Rod Michell will host Friday’s symphony with the same music and much of the same evocative narrative as the original 1993 program.

Rod Michell will host Friday’s symphony with the same music and much of the same evocative narrative as the original 1993 program.

Symphony works its magic

This year's annual Magic of Vienna performed by Kamloops Symphony is a variation created and produced in 1993.

  • Jan. 7, 2014 5:00 a.m.

The Kamloops Symphony’s traditional welcome of the New Year, The Magic of Vienna, includes both Kamloops and Salmon Arm audiences this January.

Although the name has remained the same since this program was introduced in the year 2000, the music and its presentation have been varied.

For 2014, the format reflects back to a sold-out performance more than 20 years ago – Tales from the Vienna Woods.

The program was devised by the renowned broadcaster and music raconteur, Otto Lowy who, himself, added to the magic of any program he created with his inimitable, unique use of the English language.

The performance captivated the audience with its anecdotes about the people and places of the music’s origins.

With Rod Michell as our host, we have re-created the 1993 program with the same music and much of the same evocative narrative.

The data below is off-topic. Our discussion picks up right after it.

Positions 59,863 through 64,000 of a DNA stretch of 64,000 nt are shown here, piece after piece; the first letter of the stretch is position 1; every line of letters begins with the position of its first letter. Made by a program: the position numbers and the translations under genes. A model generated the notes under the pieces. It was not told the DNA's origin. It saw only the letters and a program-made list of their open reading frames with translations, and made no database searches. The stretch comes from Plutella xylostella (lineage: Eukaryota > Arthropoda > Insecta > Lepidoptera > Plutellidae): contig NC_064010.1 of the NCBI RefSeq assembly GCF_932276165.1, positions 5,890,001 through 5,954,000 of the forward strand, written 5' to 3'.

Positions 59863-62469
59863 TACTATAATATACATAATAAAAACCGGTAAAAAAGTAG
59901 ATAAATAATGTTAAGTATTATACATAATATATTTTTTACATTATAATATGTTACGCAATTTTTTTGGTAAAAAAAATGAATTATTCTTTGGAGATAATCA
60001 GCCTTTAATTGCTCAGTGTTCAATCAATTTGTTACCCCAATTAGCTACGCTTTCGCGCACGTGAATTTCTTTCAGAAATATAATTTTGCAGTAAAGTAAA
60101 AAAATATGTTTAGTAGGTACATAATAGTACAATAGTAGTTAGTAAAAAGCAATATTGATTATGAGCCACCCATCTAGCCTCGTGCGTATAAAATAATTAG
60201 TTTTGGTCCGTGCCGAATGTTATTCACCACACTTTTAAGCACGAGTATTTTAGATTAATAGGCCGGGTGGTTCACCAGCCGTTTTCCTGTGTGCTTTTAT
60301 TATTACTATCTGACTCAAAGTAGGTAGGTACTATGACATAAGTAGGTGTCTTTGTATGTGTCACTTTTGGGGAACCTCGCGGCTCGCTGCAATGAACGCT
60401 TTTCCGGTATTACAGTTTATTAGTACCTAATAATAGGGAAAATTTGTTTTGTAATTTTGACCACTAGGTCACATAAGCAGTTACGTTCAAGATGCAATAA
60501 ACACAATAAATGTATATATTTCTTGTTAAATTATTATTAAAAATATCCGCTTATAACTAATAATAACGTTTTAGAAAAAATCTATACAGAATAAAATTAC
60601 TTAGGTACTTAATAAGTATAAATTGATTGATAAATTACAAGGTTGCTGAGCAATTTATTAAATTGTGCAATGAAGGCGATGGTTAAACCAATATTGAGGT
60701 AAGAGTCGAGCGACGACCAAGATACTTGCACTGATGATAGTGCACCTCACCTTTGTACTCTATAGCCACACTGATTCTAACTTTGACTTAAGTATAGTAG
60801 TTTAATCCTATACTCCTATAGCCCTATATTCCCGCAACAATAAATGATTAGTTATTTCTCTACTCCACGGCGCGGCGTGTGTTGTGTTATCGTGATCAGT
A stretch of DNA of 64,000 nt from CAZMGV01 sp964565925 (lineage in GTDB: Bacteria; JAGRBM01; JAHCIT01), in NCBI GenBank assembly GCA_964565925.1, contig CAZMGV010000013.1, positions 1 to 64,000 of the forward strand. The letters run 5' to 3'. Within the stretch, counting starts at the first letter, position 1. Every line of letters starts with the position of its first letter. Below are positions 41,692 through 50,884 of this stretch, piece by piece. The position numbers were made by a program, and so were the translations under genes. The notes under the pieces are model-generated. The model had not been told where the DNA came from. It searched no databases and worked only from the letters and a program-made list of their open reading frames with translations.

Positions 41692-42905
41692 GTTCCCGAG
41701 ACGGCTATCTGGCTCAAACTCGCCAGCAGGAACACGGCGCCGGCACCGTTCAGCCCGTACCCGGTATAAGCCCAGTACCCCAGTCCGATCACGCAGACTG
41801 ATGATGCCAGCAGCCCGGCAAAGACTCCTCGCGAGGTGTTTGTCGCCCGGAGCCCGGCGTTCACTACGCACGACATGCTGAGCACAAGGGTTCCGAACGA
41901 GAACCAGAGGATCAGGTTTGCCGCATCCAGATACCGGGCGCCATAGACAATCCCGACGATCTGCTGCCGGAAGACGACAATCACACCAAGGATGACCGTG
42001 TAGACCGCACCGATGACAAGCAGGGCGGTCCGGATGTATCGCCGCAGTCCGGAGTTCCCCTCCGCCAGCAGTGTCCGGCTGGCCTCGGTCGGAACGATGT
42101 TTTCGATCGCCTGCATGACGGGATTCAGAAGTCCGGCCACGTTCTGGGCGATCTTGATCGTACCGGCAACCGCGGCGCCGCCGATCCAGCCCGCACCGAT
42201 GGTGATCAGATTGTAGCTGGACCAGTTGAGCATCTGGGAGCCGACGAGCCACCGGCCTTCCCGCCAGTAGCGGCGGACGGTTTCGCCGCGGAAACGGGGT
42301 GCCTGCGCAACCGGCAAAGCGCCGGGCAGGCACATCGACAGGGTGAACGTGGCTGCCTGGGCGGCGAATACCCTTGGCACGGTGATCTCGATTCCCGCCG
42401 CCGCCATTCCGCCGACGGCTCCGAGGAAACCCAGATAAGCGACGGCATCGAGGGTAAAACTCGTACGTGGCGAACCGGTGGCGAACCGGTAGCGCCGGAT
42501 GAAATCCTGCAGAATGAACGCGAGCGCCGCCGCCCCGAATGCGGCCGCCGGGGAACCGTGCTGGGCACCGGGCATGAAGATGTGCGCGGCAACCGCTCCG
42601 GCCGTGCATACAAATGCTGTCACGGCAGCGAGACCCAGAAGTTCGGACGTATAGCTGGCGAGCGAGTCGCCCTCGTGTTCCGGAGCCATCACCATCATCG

Born and raised in England, Michell came to Canada as a graduate student at UBC.

Two of the great passions of his life have been literature and music, and he considers it his good fortune to be able to continue his pursuit of both.

Retired after a career of almost 40 years of teaching English language and literature at Thompson Rivers University, he now presents courses in literature for the Kamloops Adult Learners and hosts Classical Connections, a two-hour classical music show on CFBX FM Radio.

This will be his third performance with the Kamloops Symphony.

The most famous of the composers brought to mind by thoughts of Viennese music are undoubtedly Johann Strauss Jr., who has been dubbed “the waltz king” and members of his family, who were responsible for creating a vast amount of popular music – waltzes, polkas, galops, quadrilles, and marches.

This was, of course, not the only music one would have heard in Vienna in the 1800s. Lanner, Schubert, Mozart and Beethoven all lived and worked in Vienna and are represented on the program.

Kamloops Symphony concertmaster Cvetozar Vutev is the featured soloist for Kreisler’s Caprice Viennoise and Rondo in C major by Wolfgang Amadeus Mozart.

Born in the city of Pleven, Bulgaria, Cvetozar Vutev started taking violin lessons at the age of six and played his first solo recital at 16. He moved to Sofia, the capital city of Bulgaria, to study at Pancho Vladigerov State Academy of Music.

In 1990 he earned a master’s degree in violin performance under Prof. Boyan Lechev. He has also worked with several world-famous violin teachers such as Ifrah Niemann (UK) and Wolfgang Marschner (Germany).

He has served as a concertmaster with the Kamloops Symphony since September 2005 and teaches violin, viola and chamber music ensembles with the Kamloops Symphony Music School. He is also a member of the Okanagan Symphony.

The Magic of Vienna plays Friday, Jan. 10 at 7:30 p.m. at SASCU Recreation Centre.

Tickets are available in advance at Kamloops Live! Box Office at 1-866-374-5483, at Wearabouts on Alexander Street or at the door.

 

More program and ticket information is available on the website www.kamloopssymphony.com.